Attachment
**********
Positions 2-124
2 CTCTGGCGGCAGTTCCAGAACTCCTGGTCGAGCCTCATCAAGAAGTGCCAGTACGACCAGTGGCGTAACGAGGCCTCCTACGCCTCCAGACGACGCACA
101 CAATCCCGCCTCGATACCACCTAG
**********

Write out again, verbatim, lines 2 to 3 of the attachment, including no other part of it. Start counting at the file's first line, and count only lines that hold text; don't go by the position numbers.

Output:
2 CTCTGGCGGCAGTTCCAGAACTCCTGGTCGAGCCTCATCAAGAAGTGCCAGTACGACCAGTGGCGTAACGAGGCCTCCTACGCCTCCAGACGACGCACA
101 CAATCCCGCCTCGATACCACCTAG